Escalation in the Cuban Missile Crisis
By Dean Pruitt and Jeffrey Rubin
This Article Summary written by: Tanya Glaser, Conflict Research Consortium
Citation: Selection from: Dean Pruitt and Jeffrey Rubin, Social Conflict: Escalation, Stalemate and Settlement, (New York: Random House, 1986), pp. 128-9.
The authors discuss the purposeful escalation of conflict costs to produce a stalemate in the Cuban Missile Crisis. In 1962 the USSR began to ship Nuclear missiles to Cuba, with the intention of targeting them at major US cities. US president Kennedy responded with the military threat to blockade Cuba if the missiles were not removed. Receiving no response from the Soviets, Kennedy ordered a naval blockade.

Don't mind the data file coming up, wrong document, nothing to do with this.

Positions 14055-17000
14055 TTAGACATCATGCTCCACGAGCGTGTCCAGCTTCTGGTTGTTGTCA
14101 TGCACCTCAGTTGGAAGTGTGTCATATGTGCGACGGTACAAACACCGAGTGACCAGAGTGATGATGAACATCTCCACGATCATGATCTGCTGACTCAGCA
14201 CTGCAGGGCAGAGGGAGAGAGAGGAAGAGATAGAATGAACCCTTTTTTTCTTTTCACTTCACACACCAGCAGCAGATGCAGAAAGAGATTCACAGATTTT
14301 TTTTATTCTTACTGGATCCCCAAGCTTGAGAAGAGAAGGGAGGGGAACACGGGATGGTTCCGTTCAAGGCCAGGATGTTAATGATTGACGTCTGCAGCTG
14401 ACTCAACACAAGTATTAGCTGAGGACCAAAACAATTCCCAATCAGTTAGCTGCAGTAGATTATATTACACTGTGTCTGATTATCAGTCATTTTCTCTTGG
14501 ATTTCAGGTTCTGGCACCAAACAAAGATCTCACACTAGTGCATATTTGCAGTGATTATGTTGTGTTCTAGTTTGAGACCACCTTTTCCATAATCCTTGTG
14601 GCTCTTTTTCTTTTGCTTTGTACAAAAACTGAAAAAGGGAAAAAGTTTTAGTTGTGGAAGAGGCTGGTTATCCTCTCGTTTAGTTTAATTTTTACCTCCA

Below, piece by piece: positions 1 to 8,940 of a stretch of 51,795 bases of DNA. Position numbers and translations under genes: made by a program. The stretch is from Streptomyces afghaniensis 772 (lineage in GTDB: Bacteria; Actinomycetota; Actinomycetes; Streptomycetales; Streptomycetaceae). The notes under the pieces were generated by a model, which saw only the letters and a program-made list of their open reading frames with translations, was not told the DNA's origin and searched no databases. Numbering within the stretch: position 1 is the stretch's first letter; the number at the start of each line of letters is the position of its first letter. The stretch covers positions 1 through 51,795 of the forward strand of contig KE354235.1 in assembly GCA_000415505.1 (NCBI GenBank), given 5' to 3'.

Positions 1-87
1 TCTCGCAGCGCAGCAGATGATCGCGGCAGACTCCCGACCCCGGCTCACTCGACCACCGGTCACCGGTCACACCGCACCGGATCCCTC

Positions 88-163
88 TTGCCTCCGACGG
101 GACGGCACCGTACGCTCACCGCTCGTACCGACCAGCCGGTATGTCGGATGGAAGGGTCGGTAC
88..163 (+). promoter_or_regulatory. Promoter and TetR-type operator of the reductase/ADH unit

On the morning of October 24, two Soviet ships and a submarine approached the blockaded area. The Soviet vessels stopped short of the blockade. American ships were ordered not to interfere with the Soviet vessels. The two sides were at a stalemate.
By escalating the crisis to a military confrontation, Kennedy had greatly increased the costs of continuing the conflict. The cost of challenging the US blockade, or pursuing the Soviet ships, was probable nuclear war. Fortunately, neither side was willing to incur that cost. A stalemate had been reached. Both sides were then willing to seek an agreement, rather than continue the conflict. Stalemate broken, the Soviet vessels turned back to Russia and agreed to remove the missiles from Cuba, and the US agreed not to invade Cuba.